How to Safely Include Kids in the Kitchen

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A kids' cooking teacher and nutritionist shares tips for cooking with different age groups.

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For Kids, For A Family

The main reason I love teaching kids how to cook is that it’s possible to include every single child, regardless of age, special needs or academic abilities. Since cooking is a tactile activity that you can break down into dozens of tasks, each child can take on easy or challenging ones. If you’re new to teaching kids, show them the task first and then let them do it on their own. Only step in to help if they are truly struggling. Maturity and dexterity differs in each child so use this list judiciously. After a few cooking sessions together, you’ll have your own in-house sous chefs! Here are a few tips for different age groups.

2- to 3-year-olds and up
Most toddlers enjoy helping in the kitchen and learn new tasks quickly. This age group, however, needs very close adult supervision, a lot of space and large bowls since their dexterity and motor skills are still developing.

This age group (and older) can do the following tasks with minimal assistance: squeezing lemons or limes using a plastic juicer, washing produce in the sink, drying produce in a salad spinner, picking fresh herb leaves off stems and ripping them into small pieces, tearing up lettuce, sprinkling dried herbs and salt, using a pepper grinder, kneading dough, scooping potatoes or yams out of the skins, brushing (or “painting”) oil with a pastry brush, using the rolling pin for dough or puff pastry, whisking together vinaigrettes, squeezing water out of thawed spinach, stirring and mashing.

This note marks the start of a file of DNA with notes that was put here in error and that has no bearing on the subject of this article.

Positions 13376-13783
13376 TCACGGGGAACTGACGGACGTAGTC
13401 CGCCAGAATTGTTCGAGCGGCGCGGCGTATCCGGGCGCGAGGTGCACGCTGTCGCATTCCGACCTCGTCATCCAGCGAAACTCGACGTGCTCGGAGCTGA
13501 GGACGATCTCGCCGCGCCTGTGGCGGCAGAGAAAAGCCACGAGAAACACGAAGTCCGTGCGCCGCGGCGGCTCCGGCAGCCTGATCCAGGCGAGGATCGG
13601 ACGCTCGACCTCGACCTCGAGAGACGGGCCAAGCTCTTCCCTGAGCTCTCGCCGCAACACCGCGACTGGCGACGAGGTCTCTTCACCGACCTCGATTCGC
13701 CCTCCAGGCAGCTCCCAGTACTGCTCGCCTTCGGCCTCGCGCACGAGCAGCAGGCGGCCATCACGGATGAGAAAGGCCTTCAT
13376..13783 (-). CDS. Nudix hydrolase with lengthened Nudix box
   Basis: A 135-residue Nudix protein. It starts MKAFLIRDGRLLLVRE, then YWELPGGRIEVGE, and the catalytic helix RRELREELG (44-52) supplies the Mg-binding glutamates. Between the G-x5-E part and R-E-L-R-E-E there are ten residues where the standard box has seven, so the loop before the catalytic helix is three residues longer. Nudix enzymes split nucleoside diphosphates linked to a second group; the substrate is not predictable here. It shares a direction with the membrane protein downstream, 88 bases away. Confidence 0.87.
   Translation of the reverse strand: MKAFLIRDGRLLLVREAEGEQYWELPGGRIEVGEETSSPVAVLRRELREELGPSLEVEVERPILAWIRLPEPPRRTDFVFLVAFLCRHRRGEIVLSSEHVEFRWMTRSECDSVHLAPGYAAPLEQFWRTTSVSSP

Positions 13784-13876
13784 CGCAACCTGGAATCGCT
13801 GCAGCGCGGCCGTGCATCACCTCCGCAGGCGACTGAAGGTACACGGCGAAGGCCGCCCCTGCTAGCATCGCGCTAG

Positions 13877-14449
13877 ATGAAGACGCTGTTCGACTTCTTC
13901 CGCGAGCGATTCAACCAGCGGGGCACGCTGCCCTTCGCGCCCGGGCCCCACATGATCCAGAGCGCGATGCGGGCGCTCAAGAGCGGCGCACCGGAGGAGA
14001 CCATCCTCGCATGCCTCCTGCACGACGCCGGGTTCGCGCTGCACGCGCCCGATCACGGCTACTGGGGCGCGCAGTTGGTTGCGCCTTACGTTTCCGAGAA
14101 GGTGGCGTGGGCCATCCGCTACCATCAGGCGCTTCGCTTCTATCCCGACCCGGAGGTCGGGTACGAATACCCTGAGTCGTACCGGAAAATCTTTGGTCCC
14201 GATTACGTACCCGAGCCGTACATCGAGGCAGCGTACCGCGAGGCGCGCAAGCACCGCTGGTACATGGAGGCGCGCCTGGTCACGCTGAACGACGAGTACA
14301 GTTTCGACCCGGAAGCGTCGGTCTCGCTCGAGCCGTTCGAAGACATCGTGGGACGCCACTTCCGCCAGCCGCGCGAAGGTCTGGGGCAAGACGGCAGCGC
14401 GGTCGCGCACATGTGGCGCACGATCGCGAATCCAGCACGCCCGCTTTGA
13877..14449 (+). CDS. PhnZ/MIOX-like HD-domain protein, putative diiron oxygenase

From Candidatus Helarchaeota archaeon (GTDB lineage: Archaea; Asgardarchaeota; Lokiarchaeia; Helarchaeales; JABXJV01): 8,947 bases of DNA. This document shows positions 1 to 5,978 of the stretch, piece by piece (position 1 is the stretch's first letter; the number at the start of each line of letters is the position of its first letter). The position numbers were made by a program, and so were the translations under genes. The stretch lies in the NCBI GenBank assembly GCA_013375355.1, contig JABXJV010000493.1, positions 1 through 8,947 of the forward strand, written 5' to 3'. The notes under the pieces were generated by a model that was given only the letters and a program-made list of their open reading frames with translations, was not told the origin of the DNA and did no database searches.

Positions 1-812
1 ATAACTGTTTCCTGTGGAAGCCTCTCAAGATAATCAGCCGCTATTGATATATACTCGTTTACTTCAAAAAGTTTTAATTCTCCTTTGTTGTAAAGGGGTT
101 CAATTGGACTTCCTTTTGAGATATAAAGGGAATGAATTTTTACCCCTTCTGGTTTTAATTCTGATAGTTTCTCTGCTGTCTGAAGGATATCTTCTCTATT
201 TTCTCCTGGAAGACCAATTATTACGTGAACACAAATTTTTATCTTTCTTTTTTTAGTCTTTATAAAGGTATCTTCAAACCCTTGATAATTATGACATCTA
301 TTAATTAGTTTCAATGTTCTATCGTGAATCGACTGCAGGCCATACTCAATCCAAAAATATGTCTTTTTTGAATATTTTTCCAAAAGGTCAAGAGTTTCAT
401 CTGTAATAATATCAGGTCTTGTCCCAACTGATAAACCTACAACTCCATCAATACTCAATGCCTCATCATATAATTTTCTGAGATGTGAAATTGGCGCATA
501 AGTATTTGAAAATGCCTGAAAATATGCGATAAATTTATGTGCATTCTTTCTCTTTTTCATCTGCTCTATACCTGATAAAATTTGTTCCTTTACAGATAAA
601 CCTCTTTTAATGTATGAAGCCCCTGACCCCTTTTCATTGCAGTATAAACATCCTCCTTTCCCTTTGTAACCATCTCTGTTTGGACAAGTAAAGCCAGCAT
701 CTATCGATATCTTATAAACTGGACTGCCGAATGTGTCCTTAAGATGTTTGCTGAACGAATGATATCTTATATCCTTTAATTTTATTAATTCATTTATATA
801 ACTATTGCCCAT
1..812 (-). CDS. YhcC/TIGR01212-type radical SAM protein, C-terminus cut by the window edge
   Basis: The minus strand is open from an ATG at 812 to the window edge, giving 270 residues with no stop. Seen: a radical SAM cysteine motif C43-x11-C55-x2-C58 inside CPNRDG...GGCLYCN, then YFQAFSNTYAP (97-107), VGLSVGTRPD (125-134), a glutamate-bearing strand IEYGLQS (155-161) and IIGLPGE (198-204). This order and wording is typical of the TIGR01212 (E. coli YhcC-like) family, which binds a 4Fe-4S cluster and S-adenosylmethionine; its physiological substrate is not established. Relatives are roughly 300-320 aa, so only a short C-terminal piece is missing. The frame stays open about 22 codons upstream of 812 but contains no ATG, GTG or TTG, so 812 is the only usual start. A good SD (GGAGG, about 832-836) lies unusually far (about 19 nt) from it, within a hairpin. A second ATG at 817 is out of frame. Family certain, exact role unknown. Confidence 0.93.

4- to 5-year-olds and up
In this age group, there is a lot of variability in motor skills, independence and the ability to focus, which means you will need to decide when they are ready to tackle the next list.

6- to 7-year-olds and up
This age group usually has developed fine motor skills so they can take on more adult tasks. They may still need reminders to watch their fingers during grating and peeling.

They also excel at: dicing and mincing vegetables, grating cheese, peeling raw potatoes, ginger, mangoes and other fruits and vegetables, slicing and scooping out avocados, greasing pans, using a microplane zester and measuring spoons, deseeding tomatoes and roasted peppers, draining and slicing tofu, rinsing grains and beans, forming evenly sized cookies and patties, pouring liquids into small containers and garnishing (or “decorating”) dishes.

8- to 9-year-olds and up
There is also a wide range of skills in this age group so you’ll need to decide if they are ready to move on or need to continue with the previous tasks.

This group can take on more sophisticated tasks such as: using a pizza cutter and can opener, scooping batter into muffin cups, scraping down the (unplugged) electric mixer bowl and food processor bowl, putting away leftovers, pounding chicken, proofing yeast, skewering food, slicing bread and chopping hot chile peppers (latex gloves are a good idea!). If you deem them mature enough, they can start to work at the stove.

10- to 12-year-olds and up
This age group can use a chef’s knife and start working independently in the kitchen with an adult in the house. Before they can graduate to cooking without close supervision, however, they should be assessed to see how careful they are with heat, sharp tools and food safety.

Julie Negrin, M.S., is a nutritionist, writer, speaker and educator. She has been teaching adults and kids how to cook for 15 years. For more information on cooking with kids, visit Julie’s site at www.julienegrin.com, where you can also purchase her cookbook, Easy Meals to Cook with Kids. Follow on Twitter @julienegrin.